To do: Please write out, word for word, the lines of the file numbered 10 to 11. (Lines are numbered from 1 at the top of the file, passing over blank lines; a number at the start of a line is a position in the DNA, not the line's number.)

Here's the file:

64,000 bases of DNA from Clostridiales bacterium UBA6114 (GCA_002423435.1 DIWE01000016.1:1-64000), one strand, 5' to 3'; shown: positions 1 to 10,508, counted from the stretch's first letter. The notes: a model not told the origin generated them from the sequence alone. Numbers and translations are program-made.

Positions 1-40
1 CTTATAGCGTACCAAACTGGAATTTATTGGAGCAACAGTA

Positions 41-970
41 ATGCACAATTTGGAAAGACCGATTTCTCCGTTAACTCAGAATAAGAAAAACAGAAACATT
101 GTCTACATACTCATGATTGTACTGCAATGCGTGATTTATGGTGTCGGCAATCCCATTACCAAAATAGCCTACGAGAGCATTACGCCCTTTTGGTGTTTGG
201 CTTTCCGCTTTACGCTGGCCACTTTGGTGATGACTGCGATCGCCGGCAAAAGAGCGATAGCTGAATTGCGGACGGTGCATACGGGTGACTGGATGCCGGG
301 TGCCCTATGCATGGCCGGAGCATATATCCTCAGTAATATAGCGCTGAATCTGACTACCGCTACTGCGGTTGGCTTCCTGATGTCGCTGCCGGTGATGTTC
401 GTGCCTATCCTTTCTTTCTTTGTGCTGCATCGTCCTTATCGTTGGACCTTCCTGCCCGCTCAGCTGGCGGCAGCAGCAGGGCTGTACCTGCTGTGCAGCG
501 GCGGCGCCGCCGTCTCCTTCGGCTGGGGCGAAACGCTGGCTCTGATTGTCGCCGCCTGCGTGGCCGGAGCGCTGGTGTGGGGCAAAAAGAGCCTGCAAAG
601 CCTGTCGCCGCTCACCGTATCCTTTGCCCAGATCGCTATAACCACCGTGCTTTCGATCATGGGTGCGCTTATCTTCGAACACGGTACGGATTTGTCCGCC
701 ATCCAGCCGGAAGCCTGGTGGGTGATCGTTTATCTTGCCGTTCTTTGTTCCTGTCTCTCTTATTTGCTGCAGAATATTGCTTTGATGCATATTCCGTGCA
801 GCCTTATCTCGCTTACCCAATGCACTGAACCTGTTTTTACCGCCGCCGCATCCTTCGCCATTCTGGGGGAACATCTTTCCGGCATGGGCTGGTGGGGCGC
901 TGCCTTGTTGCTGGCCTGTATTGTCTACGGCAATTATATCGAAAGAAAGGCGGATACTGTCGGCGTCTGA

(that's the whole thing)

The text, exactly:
501 GCGGCGCCGCCGTCTCCTTCGGCTGGGGCGAAACGCTGGCTCTGATTGTCGCCGCCTGCGTGGCCGGAGCGCTGGTGTGGGGCAAAAAGAGCCTGCAAAG
601 CCTGTCGCCGCTCACCGTATCCTTTGCCCAGATCGCTATAACCACCGTGCTTTCGATCATGGGTGCGCTTATCTTCGAACACGGTACGGATTTGTCCGCC